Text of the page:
South African stonefruit shipper fortunes have been relatively mixed so far this campaign, with good performances from nectarines and plums in contrast to a more challenging situation for peaches and apricots.
Hortgro trade and markets manager Jacques du Preez said ongoing drought conditions had generally resulted in slightly smaller fruit, but eating quality and sugar levels had been on point.
He also emphasised the rand’s strengthening against other currencies as an underlying issue.
“If you just take the pound, this week compared to last year at the same time we are 27% stronger. Then on the euro we’re 16% stronger and 14% stronger for the dollar. It’s been a bit tough,” he told PBUK.
“What we normally see is the input cost goes up with the exchange when the rand weakens, but it never comes down again when the rand strengthens. So there’s going to be a lot of pressure on growers with the increased production costs.”
The apricot campaign has now all but ended, with exports surpassing pre-season estimates and finishing up around 11% higher than last year.
“We had good quality and slightly smaller fruit. Marketing conditions have been relatively tough so far this year,” he said.
Almost half of exports have gone to the Middle East, with the remainder split between the U.K. and Europe.
As the nectarine season enters into the second half, exports remain in line with projected year-on-year increase of about 4% and Du Preez noted the season’s peak volumes had arrived around a week early.
The campaign will be in a quiet period throughout much of January until volumes of late varieties pick up in weeks 4 and 5, but the representative said so far everything had been progressing well.
“In terms of nectarines at this stage demand is higher than supply actually,” he said, adding nearly two-thirds of exports have ended up in the U.K.
Unexplained demand fall for peaches
While there have been no major issues with the nectarine deal, the same cannot be said for peaches. Du Preez described the peach market as ‘extremely difficult’ this year, in part due to diminishing demand for the traditional varieties that are abundant in South Africa.
“There is this trend in Europe toward the flat peaches, which we don’t really have, we’ve got the dessert peaches. It’s been extremely challenging,” he said.
Currently very limited volumes of flat peaches are available from South Africa and it is still in experimental phase. Logistics and postharvest handling remains some of the biggest challenges.
Aside from the trend toward flat varieties, Du Preez said it was unclear exactly why demand was falling for peaches.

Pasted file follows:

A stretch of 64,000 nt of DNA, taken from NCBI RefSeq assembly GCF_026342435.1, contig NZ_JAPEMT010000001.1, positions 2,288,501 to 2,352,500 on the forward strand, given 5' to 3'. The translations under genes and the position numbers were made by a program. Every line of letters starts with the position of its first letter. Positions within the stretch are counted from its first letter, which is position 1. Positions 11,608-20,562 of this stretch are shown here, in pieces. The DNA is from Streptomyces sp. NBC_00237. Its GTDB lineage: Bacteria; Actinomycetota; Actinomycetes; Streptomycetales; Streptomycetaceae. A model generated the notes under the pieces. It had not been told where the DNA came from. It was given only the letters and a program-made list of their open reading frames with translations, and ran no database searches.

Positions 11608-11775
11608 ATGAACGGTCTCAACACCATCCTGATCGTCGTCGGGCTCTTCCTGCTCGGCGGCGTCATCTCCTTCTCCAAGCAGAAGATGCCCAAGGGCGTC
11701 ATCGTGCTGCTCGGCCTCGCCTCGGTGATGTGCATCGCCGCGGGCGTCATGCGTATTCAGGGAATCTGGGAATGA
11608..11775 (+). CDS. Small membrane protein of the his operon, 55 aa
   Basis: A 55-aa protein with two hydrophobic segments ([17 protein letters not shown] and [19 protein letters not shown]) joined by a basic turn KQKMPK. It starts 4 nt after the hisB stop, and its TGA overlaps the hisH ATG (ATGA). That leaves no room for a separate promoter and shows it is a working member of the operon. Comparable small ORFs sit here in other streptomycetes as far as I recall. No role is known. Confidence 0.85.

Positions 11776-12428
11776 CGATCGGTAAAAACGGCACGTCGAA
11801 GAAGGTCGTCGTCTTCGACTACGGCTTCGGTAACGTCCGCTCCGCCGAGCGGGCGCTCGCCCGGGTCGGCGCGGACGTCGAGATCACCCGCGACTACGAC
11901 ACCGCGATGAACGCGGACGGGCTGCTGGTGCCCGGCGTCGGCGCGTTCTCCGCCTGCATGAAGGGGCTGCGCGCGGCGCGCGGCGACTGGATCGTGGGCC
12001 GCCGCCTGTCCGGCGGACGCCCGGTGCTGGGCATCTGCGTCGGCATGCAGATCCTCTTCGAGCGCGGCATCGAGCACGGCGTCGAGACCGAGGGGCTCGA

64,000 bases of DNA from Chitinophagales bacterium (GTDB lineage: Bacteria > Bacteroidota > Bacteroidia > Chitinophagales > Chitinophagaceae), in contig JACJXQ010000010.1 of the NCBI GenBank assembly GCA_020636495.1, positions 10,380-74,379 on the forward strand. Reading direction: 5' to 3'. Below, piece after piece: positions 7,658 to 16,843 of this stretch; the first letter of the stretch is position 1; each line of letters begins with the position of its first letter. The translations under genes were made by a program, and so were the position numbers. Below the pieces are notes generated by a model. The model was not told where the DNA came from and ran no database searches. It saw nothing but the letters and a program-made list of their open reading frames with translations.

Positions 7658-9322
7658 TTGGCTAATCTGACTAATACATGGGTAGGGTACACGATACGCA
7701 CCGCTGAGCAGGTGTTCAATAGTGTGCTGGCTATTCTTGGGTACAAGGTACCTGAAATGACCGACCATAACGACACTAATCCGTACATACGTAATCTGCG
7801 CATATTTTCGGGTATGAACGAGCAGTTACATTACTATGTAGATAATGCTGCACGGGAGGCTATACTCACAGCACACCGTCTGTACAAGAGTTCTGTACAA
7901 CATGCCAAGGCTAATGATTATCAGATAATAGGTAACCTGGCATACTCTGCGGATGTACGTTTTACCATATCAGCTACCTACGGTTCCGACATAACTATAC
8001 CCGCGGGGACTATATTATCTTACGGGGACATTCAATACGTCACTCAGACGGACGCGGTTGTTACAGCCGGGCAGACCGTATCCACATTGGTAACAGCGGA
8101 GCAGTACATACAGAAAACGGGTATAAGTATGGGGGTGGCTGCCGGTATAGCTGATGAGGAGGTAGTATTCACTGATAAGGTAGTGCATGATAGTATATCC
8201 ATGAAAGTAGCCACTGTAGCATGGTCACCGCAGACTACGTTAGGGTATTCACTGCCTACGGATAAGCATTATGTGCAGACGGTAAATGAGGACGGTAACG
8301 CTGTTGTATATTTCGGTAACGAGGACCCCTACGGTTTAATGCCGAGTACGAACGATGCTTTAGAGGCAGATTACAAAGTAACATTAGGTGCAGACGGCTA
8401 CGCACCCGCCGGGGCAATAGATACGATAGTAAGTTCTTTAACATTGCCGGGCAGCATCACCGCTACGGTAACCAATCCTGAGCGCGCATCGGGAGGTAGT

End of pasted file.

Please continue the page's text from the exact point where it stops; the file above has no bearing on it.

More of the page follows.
“In general our fruit is slightly smaller this year, but the sugars and eating quality is good, volumes are good, packouts are good, so from the supply side there’s not really any issues. We can’t pinpoint the reasons,” he said.
Unlike the other categories, peach exports are now expected to see a year-on-year decline of one or two percentage points, against the earlier forecast indicating a possible 4% rise.
In terms of markets the Middle East and the U.K. have each received 38% of shipments.
As for plums, volumes are now building toward the peak period that is due around week 8, and Du Preez said it had been a case of ‘so far so good’.
“We have really good sugars, good quality, and slightly smaller fruit if we generalise as a country,” he said.
Exports are now expected to increase 10% over last year, against pre-season estimates of 6%.
A big positive for this campaign is that the cultivars’ peak volumes aren’t overlapping, as has been the case in previous years. However, he said a late Italian deal of the Angelino plums had led to a challenging start for the early South African arrivals in Europe.
“The market seems to be a bit nervous and uncertain, but we will see what happens in the next week or two. Hopefully it will stabilise and settle down. As I said the supplies are much more coordinated than last year, and the sugars are good, so it should go well,” he said.
Looking ahead at the rest of the nectarine and plum campaigns, Du Preez predicted a ‘buoyant’ market for the former as there were traditionally ‘more options’ from this time onward, and expressed optimism the plum market would stabilise in the coming weeks.
He said growers harvesting late varieties may have to be ‘clever’ with their water usage.
“Some production areas have got more than enough water, but other ones are running into the orange and red light in terms of water availability. We will see the season through, but it might become challenging at the end,” he said.
As for expected planting trends for the four fruit categories in South Africa over the coming years, there is an equally mixed outlook.
“With apricots we will probably see a decline over the short to medium-term in hectares and volumes exported, mainly due to a lack of new cultivars that work in South Africa that have the right timing and the right specs,” Du Preez said.
“With nectarines we will go into a consolidation phase, I would imagine. We will see the hectares stabilise, they have been growing for many years now. A lot of cultivars are being trialled – some of the work and some of them don’t.
“Then on peaches, seeing as it’s been such as tough season in terms of the market, I can’t imagine the peach hectares increasing anymore. I think that they will also stabilise at the current levels, but with plums we will probably see an increase in hectares, and that will probably carry on for the next two or three years.”